• Users Online: 3613
  • Home
  • Print this page
  • Email this page
Home About us Editorial board Ahead of print Current issue Search Archives Submit article Instructions Subscribe Contacts Login 
Year : 2021  |  Volume : 16  |  Issue : 2  |  Page : 244-247

Suicide and its risk factors among elderly in Central India: A cross-sectional study

1 Department of Community Medicine, Datta Meghe Medical College, Nagpur, Maharashtra, India
2 Department of Community Medicine, Jawaharlal Nehru medical College, Datta Meghe Institute of Medical Sciences (Deemed to be University), Wardha, Maharashtra, India

Correspondence Address:
Dr. Abhishek Ingole
Department of Community Medicine, Jawaharlal Nehru Medical College, Sawangi (Meghe), Wardha, Maharashtra
Login to access the Email id

Source of Support: None, Conflict of Interest: None

DOI: 10.4103/jdmimsu.jdmimsu_287_20

Rights and Permissions

Introduction: The 21st century is often called as the “Age of Ageing.” Globally, the share of older people who are above 60 years of age grew from 9.2% in the year 1990–2011, 7% in the year 2013, and following this trend, it will reach to 21.1% by the year 2050. Aim and Objective: The aim of this study is to determine the risk factors of suicides in the elderly population who committed suicide. Methodology: The study was a community-based cross-sectional study conducted in the Wardha district, located in the Central part of India from July 2015 to October 2017. The total cases of suicides among elderly population of more than or equal to 60 years, recorded with the appropriate authority during the year 2013–2014 and 2014–2015 was included in this study. The study participants were the survivor of suicide (people intimately and directly affected by a suicide), who was knowledgeable about the events or circumstances, leading to the suicide by the elderly. Results: problems faced by elderly that led them to suicide. Near about all the elderly (98.6%) except one were having some mental health issues in the form of anxiety and depression. Furthermore, about 78.9% of study participants were having clinical comorbidities in the form of chronic physical pain, major accident or paralysis, history of fits, stupor, loss of consciousness, and chronic illness such as tuberculosis or cancer. Conclusions: In the present study, near about half of the elderly were in the age group of 60–69 years of age. While maximum elderly who committed suicide were male by gender indicating, male gender is more prone for suicide.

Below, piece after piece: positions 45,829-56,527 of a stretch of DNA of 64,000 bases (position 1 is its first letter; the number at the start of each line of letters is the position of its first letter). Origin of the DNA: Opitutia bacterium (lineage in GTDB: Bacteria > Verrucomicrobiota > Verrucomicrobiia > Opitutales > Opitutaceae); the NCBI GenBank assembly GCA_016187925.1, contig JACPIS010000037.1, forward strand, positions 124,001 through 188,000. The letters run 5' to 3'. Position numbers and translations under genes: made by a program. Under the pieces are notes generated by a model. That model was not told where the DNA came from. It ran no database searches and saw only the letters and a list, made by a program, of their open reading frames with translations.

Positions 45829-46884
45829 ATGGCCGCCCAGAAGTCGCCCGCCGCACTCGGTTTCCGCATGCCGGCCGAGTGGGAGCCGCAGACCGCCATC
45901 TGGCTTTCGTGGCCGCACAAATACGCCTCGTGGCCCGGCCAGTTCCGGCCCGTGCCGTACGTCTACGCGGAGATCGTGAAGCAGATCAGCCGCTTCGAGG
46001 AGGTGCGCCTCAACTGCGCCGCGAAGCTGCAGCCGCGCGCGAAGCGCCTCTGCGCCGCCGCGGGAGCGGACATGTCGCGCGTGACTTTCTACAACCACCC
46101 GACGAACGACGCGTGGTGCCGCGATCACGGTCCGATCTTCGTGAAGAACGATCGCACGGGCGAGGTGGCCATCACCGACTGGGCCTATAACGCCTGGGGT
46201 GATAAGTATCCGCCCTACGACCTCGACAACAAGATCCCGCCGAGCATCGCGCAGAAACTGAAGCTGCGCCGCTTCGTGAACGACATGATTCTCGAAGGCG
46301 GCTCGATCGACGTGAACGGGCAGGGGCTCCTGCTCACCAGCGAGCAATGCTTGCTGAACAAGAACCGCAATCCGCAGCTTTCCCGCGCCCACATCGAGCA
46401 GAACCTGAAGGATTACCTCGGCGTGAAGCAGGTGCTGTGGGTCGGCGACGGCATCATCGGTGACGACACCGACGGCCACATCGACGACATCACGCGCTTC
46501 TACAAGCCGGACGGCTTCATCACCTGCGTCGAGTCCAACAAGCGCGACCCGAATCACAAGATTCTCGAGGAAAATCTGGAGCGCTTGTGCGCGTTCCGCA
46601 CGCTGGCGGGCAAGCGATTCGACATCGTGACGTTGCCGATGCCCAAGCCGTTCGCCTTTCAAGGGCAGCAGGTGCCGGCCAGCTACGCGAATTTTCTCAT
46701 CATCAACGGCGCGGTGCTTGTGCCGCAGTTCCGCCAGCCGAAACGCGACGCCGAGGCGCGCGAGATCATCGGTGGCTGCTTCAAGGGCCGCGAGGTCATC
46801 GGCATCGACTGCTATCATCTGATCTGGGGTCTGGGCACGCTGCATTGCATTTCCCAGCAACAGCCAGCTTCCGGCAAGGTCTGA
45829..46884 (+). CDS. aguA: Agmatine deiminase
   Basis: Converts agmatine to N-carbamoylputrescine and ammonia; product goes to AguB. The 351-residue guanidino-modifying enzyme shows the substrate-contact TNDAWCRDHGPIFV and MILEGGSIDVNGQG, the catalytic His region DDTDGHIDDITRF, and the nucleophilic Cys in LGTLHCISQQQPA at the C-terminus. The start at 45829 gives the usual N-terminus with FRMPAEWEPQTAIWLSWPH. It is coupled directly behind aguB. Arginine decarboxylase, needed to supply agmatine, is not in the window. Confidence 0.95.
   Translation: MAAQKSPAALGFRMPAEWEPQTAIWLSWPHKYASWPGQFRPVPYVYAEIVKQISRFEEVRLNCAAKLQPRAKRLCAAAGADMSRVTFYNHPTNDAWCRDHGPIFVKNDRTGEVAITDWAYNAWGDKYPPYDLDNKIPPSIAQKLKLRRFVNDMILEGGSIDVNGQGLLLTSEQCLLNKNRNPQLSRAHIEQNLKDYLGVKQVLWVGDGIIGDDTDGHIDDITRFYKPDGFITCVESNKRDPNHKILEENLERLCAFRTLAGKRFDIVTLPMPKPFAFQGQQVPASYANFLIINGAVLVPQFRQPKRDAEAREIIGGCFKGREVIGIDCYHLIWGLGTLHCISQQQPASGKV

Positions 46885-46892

Print this article     Email this article
 Next article
 Previous article
 Table of Contents

 Similar in PUBMED
   Search Pubmed for
   Search in Google Scholar for
 Related articles
 Citation Manager
 Access Statistics
 Reader Comments
 Email Alert *
 Add to My List *
 * Requires registration (Free)

 Article Access Statistics
    PDF Downloaded66    
    Comments [Add]    

Recommend this journal